Helping Your Kids Deal with Anger

Children lack the emotional maturity to control their anger. They get angry when you don’t buy them the robot or the doll they want, when you tell them to sleep, when you don’t allow them to play outside, or when a sibling makes an annoying remark.  

Often, children and parents engage in a bout of wills, and parents always emerge victorious with the winning because-I-said-so argument. Many parents teach their children that they shouldn’t be angry because it’s bad, or that it’s their fault if they’re angry. However, these mistaken beliefs make it all the more difficult for parents to deal with angry children.

Children’s anger poses enormous challenges to parents who are committed to effective, ethical, and constructive child guidance. This article lists down some helpful tips about how you can guide your kids’ expressions of anger.

Establish a safe emotional environment

Create a climate that’s conducive to your children’s emotional development. A healthy early childhood environment allows them to acknowledge all their feelings (both pleasant and unpleasant) and to acknowledge that displaying anger isn’t shameful because it’s a natural emotion. You should guide your child deal with anger.

Be a role model

Don’t express aggressiveness in front of your children since many of them still don’t have the ability to understand this type of emotion. You can effectively help your children manage anger by modeling responsible management. You can do this by recognizing, accepting, and taking responsibility for your own anger and by expressing it in a direct yet non-aggressive way.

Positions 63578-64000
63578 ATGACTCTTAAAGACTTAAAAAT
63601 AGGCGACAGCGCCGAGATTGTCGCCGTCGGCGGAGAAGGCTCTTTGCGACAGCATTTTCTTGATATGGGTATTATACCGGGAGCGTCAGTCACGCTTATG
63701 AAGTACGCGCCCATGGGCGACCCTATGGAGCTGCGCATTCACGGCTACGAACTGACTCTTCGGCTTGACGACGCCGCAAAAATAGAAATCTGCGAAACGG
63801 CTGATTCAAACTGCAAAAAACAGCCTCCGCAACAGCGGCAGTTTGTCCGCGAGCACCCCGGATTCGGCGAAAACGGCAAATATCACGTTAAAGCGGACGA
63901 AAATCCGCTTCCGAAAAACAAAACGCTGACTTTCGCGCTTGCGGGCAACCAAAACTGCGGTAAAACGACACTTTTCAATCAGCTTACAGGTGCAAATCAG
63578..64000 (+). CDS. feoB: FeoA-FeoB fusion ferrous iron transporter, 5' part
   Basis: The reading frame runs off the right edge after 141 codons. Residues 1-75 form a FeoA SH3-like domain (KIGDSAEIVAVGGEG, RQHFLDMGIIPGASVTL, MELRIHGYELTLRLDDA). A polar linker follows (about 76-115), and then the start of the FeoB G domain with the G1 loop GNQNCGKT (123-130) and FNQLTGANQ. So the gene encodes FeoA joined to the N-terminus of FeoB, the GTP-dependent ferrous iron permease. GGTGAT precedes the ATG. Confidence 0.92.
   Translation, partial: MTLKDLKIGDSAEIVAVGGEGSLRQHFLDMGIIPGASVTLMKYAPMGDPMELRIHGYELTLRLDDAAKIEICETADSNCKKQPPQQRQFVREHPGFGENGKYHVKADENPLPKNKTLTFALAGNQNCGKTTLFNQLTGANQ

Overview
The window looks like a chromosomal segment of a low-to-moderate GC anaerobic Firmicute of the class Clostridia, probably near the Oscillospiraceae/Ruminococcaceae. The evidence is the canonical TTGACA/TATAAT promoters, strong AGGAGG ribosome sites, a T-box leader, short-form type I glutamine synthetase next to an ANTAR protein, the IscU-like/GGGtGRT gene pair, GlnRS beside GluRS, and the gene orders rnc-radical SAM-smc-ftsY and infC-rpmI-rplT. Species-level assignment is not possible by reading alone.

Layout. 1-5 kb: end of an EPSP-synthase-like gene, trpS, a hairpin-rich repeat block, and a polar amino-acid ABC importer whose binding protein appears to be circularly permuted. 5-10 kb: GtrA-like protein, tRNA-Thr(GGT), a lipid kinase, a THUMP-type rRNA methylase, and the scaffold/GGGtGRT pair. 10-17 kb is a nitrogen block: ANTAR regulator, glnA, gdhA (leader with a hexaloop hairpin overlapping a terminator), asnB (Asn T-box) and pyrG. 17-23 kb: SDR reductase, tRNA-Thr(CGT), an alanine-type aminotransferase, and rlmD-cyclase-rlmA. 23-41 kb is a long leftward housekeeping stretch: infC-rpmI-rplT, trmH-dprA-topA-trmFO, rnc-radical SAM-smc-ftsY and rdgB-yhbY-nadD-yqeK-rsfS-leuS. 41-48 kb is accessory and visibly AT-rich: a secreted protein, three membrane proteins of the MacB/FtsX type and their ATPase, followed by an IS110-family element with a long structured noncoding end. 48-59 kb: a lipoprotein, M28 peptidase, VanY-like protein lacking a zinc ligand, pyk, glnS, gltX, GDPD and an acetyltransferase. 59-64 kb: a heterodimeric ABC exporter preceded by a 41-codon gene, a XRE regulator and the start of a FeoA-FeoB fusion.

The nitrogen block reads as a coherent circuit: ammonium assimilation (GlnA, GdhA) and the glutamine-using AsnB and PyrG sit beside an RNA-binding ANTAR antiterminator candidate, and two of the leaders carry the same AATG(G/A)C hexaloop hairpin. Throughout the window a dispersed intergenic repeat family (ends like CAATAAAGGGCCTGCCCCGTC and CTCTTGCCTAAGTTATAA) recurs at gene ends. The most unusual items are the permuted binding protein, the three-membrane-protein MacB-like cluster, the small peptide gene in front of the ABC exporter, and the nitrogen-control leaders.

Help your kids develop self-regulation

You should help your children develop self-regulation. For toddlers and young children, you have the control of this self-regulation as children this age have limited skills in regulating their own emotions. As they get older, however, you can gradually transfer self-control to your children for them to develop their self-regulatory skills.

Help your kids make a word for angry feelings

Help your children make a word for feelings of anger. Help them recognize that they’re angry and teach them to use a label to describe this feeling – for example, annoyed, irritated, and mad. Teach them to refer to these words when expressing angry feelings.

Tell stories about anger

Read your children a child-friendly book related to anger and other emotions. A well-presented story about anger can validate their feelings, while giving important information about anger. You must examine the books first before reading them to your children since many stories about anger reflect irresponsible anger management.